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Stefan Panhans

So when does the moon come out?

The exhibition “Stefan Panhans. So when does the moon come out?” transports its visitors into an absurd world of entertainment machinery and self-staging, to which we seem to be at mercy.

Stefan Panhans, Who′s Afraid of 40 Zimmermädchen, 2007, Videostil, Courtesy the artist

Stefan Panhans (*1967) creates a strange mood in his video works and the photographs on display. Strolling through the rooms of the exhibition, it feels like being caught up in a piece of absurd modern theatre or a reality soap.

The actors in the videos are located in surreal stage settings, where they engage in theatrical monologues and dialogues. They unfold their ambiguities in search of the self within an alienated world offering manifold possibilities for identification. Attitudes, styles and poses count in this world, in a frightening exclusiveness.

Panhans’ works represent a recognizable aspect of the zeitgeist, despite or even because of their striking artificiality. They present a section of reality determined by consumer behaviour and self-staging. The young generation of the 21st century in particular is marked by pressure to submit to prescribed ideals of beauty and a growing demand for self-optimization.

The Hamburg-based artist thus occupies a very special position in contemporary video art with his works. His unusual visual strategies turn the viewer into a voyeur who cannot overlook the paradoxical nature of self-dramatization: The almost grotesquely staged surface discloses a view into the actors’ disoriented interior.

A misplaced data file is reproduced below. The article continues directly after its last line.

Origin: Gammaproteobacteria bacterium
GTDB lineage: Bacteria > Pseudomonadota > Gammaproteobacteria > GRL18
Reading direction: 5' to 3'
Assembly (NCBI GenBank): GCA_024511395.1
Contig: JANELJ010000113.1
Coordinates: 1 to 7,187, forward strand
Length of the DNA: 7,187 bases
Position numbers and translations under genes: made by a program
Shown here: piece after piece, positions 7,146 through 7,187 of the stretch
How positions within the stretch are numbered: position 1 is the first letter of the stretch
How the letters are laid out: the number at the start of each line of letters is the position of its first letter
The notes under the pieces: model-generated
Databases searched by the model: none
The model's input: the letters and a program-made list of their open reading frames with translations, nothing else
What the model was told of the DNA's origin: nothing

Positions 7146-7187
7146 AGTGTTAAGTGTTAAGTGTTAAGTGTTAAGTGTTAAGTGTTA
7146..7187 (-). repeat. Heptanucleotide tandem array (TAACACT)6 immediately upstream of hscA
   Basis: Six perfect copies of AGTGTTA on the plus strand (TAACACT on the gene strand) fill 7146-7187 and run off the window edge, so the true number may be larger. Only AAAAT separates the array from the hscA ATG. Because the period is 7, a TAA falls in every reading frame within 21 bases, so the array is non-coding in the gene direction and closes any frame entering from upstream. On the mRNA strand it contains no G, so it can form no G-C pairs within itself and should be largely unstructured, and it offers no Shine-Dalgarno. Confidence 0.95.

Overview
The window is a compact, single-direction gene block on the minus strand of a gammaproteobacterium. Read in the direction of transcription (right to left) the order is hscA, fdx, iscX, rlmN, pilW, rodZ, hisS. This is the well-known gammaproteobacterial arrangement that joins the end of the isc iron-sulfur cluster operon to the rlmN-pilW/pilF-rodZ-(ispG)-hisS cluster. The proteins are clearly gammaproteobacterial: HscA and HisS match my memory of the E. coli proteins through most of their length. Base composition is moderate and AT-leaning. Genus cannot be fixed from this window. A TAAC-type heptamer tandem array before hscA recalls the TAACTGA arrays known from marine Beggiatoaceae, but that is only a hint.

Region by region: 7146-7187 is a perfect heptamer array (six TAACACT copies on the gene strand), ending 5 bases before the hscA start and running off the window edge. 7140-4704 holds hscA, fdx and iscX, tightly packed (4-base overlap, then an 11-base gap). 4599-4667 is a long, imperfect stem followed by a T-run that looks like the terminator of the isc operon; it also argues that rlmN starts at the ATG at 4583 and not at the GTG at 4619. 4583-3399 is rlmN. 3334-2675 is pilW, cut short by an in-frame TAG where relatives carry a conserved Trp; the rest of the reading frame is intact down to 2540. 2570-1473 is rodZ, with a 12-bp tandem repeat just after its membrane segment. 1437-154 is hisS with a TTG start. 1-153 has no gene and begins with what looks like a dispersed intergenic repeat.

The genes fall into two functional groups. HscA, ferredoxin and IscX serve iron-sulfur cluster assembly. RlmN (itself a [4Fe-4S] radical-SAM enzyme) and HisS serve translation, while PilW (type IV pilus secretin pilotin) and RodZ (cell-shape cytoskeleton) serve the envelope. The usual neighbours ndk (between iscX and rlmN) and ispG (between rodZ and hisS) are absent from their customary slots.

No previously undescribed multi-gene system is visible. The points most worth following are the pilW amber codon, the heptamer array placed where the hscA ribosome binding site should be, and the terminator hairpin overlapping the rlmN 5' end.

The photographs exhibited in Siegen provides different insights. They show roving impressions of the remote and unconscious in the world of commodities. Thus, on the one hand, Panhans’ art presents the formless, the two-dimensional, scattered and refracted. On the other hand, there are those driven individuals merging into a unity with the image.

Young visitors in particular can find themselves in Panhans’ stagings, recognizing–perhaps for the first time–the absurdity of this exhibitionist machinery. In the age of digital communication, the "Facebook generation" is under more pressure than any generation before to market itself as a product to the outside world. Visitors to the exhibition are offered a new perspective on this as everyday life. Some fears or doubts, and the sense of constant switching between alleged control and loss of control over oneself can no doubt be shared by viewers of all ages.

The exhibition at the Museum für Gegenwartskunst is Stefan Panhans’ largest show to date and offers a unique insight, in ten rooms, into the power of words and images in his works from the last five years. On display are 7 video works and 35 photographs.

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